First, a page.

As with most issues in this new Gilded Age, the tale of the American diet is a story of the worst form of corporatism — the kind whereby the government uses public monies to protect private profit.
In this chapter of that larger tragicomedy, lawmakers whose campaigns are underwritten by agribusinesses have used billions of taxpayer dollars to subsidize those agribusinesses’ specific commodities (corn, soybeans, wheat, etc.) that are the key ingredients of unhealthy food. Not surprisingly, the subsidies have manufactured a price inequality that helps junk food undersell nutritious-but-unsubsidized foodstuffs like fruits and vegetables. The end result is that recession-battered consumers are increasingly forced by economic circumstance to “choose” the lower-priced junk food that their taxes support.
Corn — which is processed into the junk-food staple corn syrup and which feeds the livestock that produce meat — exemplifies the scheme.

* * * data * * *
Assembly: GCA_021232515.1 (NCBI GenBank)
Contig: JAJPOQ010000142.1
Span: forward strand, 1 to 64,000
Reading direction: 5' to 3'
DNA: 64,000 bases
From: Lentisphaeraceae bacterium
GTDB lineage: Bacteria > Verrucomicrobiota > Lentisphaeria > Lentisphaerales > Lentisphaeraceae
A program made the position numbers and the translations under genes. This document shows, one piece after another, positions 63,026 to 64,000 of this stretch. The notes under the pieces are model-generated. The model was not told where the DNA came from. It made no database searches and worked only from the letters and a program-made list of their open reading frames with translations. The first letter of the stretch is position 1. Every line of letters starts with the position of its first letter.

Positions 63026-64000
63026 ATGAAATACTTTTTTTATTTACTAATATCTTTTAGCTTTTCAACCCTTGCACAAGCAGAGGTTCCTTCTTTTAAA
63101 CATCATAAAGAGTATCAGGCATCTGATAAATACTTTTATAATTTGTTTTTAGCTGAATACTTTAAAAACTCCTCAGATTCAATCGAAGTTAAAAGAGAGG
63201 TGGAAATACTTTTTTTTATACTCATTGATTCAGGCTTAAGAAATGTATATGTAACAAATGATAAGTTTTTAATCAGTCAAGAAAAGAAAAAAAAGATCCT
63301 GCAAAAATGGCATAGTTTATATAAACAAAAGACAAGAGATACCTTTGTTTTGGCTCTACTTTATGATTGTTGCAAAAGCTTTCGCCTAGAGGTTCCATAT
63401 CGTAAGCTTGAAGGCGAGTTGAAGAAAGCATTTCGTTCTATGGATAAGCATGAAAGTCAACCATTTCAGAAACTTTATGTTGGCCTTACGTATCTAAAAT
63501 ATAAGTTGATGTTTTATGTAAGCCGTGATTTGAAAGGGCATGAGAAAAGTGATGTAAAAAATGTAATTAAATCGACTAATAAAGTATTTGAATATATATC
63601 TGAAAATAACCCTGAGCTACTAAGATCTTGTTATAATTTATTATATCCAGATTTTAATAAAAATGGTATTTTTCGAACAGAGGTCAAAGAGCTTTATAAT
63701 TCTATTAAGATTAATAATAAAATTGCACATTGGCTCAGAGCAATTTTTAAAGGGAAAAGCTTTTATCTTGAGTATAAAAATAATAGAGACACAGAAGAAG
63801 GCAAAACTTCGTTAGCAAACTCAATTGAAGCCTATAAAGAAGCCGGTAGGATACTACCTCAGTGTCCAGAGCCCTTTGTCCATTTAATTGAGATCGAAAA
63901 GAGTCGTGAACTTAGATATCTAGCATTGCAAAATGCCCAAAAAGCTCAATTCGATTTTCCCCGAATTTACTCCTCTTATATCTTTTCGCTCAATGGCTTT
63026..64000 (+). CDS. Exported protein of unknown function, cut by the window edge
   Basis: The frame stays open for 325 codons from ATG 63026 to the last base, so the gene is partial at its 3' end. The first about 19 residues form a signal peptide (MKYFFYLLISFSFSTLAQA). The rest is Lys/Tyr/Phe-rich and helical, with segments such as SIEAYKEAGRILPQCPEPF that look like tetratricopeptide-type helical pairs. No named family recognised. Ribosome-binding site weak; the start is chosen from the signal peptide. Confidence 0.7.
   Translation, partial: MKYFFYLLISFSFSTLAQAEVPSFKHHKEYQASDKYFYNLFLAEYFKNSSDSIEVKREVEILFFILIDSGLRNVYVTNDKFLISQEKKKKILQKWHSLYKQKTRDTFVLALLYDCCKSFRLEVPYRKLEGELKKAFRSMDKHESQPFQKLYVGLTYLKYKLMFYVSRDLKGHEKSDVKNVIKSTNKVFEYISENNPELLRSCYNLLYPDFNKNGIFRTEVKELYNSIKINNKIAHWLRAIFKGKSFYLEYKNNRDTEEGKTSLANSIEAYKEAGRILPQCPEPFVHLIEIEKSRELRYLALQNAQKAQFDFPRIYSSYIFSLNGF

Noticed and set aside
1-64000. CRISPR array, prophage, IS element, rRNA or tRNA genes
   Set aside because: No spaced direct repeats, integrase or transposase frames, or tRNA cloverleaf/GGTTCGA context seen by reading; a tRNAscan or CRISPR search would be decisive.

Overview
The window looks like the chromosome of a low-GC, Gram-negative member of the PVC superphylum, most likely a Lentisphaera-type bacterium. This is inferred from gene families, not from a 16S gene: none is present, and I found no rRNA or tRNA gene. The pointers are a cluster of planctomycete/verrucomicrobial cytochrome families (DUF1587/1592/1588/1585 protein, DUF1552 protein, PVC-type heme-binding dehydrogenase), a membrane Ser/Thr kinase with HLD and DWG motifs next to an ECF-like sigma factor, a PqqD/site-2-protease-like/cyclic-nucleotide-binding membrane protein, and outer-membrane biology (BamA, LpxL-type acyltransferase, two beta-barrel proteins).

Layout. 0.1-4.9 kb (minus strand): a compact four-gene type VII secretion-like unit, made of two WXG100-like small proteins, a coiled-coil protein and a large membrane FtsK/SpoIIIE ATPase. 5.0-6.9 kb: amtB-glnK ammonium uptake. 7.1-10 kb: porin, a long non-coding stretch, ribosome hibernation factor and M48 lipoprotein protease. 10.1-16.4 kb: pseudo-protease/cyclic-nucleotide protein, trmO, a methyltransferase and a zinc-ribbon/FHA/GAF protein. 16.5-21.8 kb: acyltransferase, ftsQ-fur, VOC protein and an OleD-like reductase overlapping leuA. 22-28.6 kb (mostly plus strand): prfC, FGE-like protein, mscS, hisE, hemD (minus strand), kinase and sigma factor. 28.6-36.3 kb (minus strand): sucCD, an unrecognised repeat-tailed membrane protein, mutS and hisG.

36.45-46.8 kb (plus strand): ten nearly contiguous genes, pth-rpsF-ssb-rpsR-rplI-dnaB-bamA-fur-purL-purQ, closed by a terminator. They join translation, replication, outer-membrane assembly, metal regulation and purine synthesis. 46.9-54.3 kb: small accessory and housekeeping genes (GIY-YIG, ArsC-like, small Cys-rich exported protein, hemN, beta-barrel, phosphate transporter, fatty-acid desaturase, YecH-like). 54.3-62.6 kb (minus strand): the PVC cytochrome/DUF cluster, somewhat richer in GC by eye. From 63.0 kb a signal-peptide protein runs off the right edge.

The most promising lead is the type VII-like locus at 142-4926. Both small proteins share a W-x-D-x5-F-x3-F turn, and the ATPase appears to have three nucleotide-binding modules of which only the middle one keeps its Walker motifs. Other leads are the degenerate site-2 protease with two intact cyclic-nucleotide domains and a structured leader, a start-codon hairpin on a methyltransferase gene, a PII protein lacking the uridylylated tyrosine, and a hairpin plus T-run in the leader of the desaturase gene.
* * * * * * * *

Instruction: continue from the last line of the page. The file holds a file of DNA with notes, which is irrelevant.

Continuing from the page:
“Over the past decade, the federal government has poured more than $50 billion into the corn industry, keeping prices for the crop … artificially low,” reports Time magazine. “That’s why McDonald’s can sell you a Big Mac, fries and a Coke for around $5 — a bargain.”
Solving the crisis, then, requires everything from recalibrating our subsidies to halting the low-income school lunch program’s support for the pizza and French fry lobby (yes, they have a powerful lobby). It requires, in other words, a new level of maturity, a better appreciation for the nuanced politics of food and a commitment to changing those politics for the future.
Impossible? Hardly. A country that can engineer the seemingly unattainable economics of a $5 McDonald’s feast certainly has the capacity to produce a healthy meal for the same price. It’s just a matter of will — or won’t.
Not to mention the added burden that unhealthy diets pose for our healthcare system. Poor nutrition leads to expensive, chronic diseases like diabetes—diseases that tend to disproportionately affect the poor. When poor people are afflicted by such diseases, they’re more likely to rely on emergency room visits and other incredibly expensive ways to receive healthcare. And again, taxpayers are left footing the bill while the Agriculture, Healthcare, and Pharma industries profit.